It became a LNR in 1989 and covers roughly 13.5 hectares. Depending on how much you stop along the way (there’s lots to see!) – it should take you around an hour to follow the footpaths around the site.
The reserve contains veteran trees that were originally part of William Barron’s landscape design from the 19th century. It is also connected to the more formal gardens and estate by waterways that feed Elvaston’s Lake and wider gardens.
The reserve has a large reed bed area, wild flower meadows, wet woodlands, a lake and islands. It supports a large population of grass snakes – so keep your eyes peeled for snakes basking in the warmer weather.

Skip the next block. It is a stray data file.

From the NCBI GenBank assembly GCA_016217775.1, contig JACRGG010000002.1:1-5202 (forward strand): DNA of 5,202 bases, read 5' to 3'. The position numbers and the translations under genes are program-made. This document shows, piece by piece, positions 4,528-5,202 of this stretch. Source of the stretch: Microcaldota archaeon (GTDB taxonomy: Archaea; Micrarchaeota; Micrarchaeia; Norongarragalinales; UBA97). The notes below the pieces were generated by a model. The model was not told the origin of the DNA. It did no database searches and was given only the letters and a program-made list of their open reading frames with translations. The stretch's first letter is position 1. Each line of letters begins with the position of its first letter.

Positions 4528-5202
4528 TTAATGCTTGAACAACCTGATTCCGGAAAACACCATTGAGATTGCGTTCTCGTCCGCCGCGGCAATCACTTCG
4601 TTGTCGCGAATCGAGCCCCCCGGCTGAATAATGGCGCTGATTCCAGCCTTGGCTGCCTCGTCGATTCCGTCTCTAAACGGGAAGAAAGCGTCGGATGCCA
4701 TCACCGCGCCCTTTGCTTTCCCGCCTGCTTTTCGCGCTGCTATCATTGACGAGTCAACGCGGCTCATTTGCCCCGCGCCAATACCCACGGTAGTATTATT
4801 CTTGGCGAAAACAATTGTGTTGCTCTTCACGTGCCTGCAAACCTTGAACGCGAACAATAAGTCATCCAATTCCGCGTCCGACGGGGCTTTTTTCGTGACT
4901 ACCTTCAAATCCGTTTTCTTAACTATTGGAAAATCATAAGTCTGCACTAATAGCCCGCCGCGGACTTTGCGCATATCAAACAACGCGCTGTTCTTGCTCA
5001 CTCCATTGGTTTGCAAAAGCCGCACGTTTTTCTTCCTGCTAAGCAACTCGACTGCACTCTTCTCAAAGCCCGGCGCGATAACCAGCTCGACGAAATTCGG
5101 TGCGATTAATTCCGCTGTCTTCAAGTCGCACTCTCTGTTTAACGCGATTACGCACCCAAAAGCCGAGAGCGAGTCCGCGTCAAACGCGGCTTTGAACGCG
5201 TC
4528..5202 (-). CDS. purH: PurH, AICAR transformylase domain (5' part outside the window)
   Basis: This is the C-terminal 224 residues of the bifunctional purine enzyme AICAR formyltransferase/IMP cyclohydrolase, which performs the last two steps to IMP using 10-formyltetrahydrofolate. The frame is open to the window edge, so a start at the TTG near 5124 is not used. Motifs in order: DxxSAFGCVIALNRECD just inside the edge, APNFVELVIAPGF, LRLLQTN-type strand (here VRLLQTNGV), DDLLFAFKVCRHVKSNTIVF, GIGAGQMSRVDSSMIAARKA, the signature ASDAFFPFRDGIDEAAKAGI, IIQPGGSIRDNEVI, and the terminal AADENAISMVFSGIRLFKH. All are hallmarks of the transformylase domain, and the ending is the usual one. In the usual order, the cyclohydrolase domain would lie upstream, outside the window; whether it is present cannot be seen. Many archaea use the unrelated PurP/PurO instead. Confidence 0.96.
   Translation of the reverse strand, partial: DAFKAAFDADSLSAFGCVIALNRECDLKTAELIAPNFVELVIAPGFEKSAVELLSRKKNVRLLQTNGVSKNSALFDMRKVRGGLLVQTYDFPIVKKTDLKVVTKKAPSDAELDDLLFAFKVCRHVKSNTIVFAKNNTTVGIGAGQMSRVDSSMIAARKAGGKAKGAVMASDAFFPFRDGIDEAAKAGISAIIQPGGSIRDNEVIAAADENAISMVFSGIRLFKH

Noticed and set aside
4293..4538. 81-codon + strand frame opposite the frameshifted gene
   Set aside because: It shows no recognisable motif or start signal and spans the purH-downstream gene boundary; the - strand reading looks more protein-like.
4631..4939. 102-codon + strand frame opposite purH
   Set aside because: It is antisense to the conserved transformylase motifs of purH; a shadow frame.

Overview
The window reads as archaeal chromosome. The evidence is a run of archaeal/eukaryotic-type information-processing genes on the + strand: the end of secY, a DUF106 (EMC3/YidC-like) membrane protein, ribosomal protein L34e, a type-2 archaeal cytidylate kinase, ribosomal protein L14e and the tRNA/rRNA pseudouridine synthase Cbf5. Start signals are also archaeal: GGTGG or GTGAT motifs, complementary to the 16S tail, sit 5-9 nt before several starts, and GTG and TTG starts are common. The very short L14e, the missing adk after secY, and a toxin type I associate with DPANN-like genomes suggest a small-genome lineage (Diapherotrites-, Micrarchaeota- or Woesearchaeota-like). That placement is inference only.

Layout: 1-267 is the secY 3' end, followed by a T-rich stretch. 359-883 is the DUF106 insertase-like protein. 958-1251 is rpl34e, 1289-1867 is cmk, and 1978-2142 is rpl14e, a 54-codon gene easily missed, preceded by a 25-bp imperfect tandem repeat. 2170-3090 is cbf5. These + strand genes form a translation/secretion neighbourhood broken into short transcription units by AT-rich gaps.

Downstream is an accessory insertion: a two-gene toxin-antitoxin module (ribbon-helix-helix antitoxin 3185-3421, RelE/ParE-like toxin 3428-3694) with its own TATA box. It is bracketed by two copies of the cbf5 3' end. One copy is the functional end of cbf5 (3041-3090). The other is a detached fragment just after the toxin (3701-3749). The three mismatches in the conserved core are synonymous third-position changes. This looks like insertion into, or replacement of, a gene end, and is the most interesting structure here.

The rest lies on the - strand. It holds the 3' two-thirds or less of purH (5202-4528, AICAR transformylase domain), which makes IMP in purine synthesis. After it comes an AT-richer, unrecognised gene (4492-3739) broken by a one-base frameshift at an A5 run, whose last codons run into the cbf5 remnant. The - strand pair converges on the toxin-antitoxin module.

Most paths are open all year round, but unfortunately become muddy in winter or in prolonged wet weather. A few are closed seasonally, to restrict access to the reed beds during the nesting season.
Because the reserve is designated for nature conservation and to minimise disturbance to wildlife – we do ask you not to bring dogs, horses or other domesticated animals onto the site. Please explore the reserve on foot and leave your bicycles at the entrance, where you will find a small rack to lock it up should you wish to.
If you're interested in volunteering and would like to help us manage Elvaston’s Local Nature Reserve – please take a look at our volunteer pages.
You can download a free map of the reserve from this page or purchase a copy from our Information Centre and Shop in the cobbled courtyard.